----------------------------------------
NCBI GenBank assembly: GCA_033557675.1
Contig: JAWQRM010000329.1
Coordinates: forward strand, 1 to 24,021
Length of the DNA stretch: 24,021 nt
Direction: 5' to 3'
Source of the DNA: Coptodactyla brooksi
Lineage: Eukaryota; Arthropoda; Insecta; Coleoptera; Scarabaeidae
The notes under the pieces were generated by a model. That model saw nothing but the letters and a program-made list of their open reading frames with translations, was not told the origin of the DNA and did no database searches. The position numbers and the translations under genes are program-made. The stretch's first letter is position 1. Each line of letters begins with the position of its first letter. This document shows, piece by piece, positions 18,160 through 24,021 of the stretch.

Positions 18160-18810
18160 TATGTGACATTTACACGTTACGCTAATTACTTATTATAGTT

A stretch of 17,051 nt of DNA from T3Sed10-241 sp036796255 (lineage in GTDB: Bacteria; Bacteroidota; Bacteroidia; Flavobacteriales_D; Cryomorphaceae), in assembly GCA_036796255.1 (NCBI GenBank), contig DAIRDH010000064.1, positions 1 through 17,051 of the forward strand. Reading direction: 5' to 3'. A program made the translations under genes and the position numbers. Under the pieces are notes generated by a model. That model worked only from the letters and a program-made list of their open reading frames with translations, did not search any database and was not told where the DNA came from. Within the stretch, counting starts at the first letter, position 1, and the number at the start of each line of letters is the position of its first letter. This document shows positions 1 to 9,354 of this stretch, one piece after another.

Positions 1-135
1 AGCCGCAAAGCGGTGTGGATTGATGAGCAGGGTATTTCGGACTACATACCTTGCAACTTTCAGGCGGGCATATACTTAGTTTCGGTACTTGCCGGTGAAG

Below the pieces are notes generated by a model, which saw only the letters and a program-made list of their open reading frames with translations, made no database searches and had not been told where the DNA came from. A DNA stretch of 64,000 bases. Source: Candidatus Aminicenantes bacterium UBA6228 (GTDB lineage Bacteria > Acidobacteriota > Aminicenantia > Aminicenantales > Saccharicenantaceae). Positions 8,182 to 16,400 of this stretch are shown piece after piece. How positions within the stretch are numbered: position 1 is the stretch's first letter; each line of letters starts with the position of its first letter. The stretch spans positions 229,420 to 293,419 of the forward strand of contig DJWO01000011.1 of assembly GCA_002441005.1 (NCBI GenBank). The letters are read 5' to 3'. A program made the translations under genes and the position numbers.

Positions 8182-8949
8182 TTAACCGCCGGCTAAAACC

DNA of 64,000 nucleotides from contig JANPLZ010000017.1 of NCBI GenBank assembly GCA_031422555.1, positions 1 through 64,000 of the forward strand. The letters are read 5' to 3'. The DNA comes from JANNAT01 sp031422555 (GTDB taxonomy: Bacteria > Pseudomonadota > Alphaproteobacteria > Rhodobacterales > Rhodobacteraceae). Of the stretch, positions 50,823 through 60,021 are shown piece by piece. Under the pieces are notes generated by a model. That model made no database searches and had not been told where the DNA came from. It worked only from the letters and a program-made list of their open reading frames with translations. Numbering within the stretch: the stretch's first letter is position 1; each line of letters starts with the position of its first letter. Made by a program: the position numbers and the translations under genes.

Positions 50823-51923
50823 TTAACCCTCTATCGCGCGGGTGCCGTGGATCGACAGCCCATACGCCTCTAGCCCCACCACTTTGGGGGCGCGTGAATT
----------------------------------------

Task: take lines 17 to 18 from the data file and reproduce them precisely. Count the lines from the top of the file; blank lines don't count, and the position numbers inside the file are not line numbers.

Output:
DNA of 64,000 nucleotides from contig JANPLZ010000017.1 of NCBI GenBank assembly GCA_031422555.1, positions 1 through 64,000 of the forward strand. The letters are read 5' to 3'. The DNA comes from JANNAT01 sp031422555 (GTDB taxonomy: Bacteria > Pseudomonadota > Alphaproteobacteria > Rhodobacterales > Rhodobacteraceae). Of the stretch, positions 50,823 through 60,021 are shown piece by piece. Under the pieces are notes generated by a model. That model made no database searches and had not been told where the DNA came from. It worked only from the letters and a program-made list of their open reading frames with translations. Numbering within the stretch: the stretch's first letter is position 1; each line of letters starts with the position of its first letter. Made by a program: the position numbers and the translations under genes.

Positions 50823-51923